7 Hiking Tips For Cold Weather

June 13,2024

While August may appear to be the finest month for hiking, the paths are also accessible in the fall and winter, when the weather is cold and the crowds disperse. Sure, it will need more rigorous preparation ahead of time, but the peace and quiet of the outdoors throughout the winter months will make the extra effort well worth it.  If you’re going on a cold-weather hike soon, these are seven things to keep in mind.

1) Warm up

It might appear to be the most apparent suggestion, but it is worth stating right away. Even if the  sun shines, and it feels hot during the day, the sudden fall in temperature is absolutely possible. 

2) Practice

Going for a good run before heading on your national park adventure in your favourite gear or the one that you just bought for hiking is a good idea to get a sense of what’s coming. When the weather turns chilly, go for a stroll — or a quick camping expedition — near your home to get a sense of what to anticipate and what you might need to adjust ahead of time. What could be more irritating than travelling kilometres into a national park’s secluded wilderness only to discover that your hiking gear isn’t up to the job?

3) Prepare

Another fundamental but crucial lesson is to always be prepared. Whenever you think you’ve done enough prep, go over it again. This means keeping an eye on the weather as near as possible to your travel  to ensure you know precisely what to expect. It’s fine to over-pack basic essentials like layers and extra clothing, but it’s also a good idea to confirm park conditions or if there are any important updates to be aware of.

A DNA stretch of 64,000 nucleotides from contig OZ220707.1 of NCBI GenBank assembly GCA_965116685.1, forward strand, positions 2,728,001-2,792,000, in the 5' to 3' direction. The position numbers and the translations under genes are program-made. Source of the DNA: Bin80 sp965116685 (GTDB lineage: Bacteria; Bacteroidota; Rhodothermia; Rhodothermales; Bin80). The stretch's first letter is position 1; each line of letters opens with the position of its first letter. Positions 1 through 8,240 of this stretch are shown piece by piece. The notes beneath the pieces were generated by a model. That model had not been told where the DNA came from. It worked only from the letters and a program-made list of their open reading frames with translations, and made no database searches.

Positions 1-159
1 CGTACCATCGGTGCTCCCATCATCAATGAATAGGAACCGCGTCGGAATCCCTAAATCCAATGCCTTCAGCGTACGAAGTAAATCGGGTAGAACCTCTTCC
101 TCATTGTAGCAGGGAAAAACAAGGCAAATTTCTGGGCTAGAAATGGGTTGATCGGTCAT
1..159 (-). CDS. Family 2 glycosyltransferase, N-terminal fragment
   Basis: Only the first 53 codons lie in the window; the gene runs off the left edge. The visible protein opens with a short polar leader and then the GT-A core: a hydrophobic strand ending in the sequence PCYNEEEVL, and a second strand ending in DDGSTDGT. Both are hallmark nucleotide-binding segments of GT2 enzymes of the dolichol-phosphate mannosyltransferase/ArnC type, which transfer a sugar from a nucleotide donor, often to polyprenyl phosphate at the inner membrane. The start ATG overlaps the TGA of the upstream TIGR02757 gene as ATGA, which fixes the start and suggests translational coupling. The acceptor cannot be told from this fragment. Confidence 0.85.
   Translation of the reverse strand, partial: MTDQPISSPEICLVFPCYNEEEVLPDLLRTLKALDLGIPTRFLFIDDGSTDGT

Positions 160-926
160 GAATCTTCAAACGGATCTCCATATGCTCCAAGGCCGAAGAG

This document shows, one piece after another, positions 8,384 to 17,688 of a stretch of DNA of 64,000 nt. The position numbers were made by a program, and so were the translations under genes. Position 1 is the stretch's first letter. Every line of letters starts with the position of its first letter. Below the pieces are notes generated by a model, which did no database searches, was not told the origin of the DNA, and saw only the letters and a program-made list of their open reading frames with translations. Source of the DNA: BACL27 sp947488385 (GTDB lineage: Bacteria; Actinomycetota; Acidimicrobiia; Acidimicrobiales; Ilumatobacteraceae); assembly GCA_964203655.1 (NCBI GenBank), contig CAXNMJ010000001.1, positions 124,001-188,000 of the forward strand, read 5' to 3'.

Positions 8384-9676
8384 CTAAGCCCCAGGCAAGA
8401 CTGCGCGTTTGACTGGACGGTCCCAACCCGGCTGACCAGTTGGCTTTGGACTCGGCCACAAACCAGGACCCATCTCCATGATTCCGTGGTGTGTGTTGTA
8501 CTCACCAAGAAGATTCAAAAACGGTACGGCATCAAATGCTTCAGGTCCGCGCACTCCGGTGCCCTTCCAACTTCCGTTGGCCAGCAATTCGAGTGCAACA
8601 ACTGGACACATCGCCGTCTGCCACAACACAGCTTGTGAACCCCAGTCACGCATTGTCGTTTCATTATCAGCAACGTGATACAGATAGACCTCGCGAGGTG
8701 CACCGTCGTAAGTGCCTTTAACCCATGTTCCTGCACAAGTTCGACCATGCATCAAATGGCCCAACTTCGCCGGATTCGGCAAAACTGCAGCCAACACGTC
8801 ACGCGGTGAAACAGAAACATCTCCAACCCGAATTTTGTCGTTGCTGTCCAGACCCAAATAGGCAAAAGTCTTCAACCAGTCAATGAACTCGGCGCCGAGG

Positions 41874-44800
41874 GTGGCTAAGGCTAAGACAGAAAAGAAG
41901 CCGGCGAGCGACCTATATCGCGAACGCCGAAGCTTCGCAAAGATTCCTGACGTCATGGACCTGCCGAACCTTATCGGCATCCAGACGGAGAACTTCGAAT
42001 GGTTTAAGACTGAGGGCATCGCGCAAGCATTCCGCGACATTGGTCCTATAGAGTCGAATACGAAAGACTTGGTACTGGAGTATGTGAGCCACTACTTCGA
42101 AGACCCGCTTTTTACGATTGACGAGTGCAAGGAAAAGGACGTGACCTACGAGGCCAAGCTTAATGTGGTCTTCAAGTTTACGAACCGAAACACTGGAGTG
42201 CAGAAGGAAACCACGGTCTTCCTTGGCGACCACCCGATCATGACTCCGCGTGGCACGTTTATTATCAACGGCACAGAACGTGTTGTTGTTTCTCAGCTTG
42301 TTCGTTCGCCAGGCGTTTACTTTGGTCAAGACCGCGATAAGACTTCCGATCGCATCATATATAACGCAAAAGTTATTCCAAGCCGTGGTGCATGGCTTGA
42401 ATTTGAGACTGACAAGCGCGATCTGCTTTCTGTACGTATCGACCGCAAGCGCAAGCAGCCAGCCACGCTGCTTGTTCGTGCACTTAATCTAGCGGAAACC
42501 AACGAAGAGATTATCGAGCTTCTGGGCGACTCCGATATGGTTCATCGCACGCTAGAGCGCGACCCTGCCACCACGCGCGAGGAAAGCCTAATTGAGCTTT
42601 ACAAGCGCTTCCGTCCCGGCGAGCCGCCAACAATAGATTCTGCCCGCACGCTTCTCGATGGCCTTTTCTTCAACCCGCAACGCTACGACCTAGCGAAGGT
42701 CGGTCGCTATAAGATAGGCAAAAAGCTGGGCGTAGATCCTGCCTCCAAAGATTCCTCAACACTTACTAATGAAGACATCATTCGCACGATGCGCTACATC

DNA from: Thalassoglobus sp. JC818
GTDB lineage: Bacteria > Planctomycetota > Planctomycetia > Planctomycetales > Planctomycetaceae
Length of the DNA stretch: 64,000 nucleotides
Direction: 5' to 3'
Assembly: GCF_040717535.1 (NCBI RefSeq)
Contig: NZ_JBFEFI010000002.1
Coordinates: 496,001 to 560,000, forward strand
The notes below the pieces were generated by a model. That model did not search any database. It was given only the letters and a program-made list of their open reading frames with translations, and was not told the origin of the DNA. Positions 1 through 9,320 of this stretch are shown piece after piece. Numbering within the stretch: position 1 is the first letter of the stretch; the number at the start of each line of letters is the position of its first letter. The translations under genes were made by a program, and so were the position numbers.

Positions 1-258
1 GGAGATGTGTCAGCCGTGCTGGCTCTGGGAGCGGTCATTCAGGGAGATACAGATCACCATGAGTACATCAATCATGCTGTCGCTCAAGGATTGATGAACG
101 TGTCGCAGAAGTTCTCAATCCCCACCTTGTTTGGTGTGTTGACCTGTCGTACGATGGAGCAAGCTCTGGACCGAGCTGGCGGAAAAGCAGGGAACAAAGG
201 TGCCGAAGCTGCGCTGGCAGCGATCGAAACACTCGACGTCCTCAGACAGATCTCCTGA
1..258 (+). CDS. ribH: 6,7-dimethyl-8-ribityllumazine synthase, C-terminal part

4) Gears that Protect

Make sure to bring adequate clothes and layers, as well as all of the necessary tools. Irrespective of how cold it gets, hiking and camping in a chilly national park is still achievable with the right gear. This entails two-layered moisture-resistant doors with a covering to protect them from strong winds or snowfall. For this trip, it’s also a smart option to purchase a nice sleeping bag. There are several options available in a variety of pricing brackets that are designed to protect at temperatures well below zero.

5) Guilt-free Eating

Here’s a fun one for you! When it’s cold outside, your body needs to work harder to keep its internal temperature stable. You’ll need to eat more food; carbohydrates, and fat to retain your strength. Here’s a simple tip: carry plenty of snacks and beverages, and don’t be scared to eat robust meals like sandwiches, burgers, chicken etc.  You’ll want to avoid sugary treats and empty calories, so don’t bring slices of cake, but it’s an excellent reason to spoil yourself and snack all day.

6) Maintain a Dry Environment

Hypothermia is one of the most crucial things to be aware of while visiting a conservation area in the winter. With cooler temperatures and the possibility of snow, it’s something that may creep up on you when you least expect it. What is the most effective defence? Maintain a dry environment. Even in bright weather, be equipped with water-resistant layers for practically everything – clothes, backpacks, hiking gear, and tents. Favouring woollen over cotton is obvious at this time of year because cotton will absorb water.

7) Keep your Electronics safe

Our electrical equipment, like humans, don’t enjoy it when it becomes cold and damp. It’s critical to keep cellphones and other electronic devices warm, especially considering our reliance on GPS. While visiting the parks, keep your phone safe and protected in a warm pocket to protect it from rain or falling out. If you’re camping, keep your devices in sleeping bags or a dry pocket above the ground, distant from the tent’s moist side.

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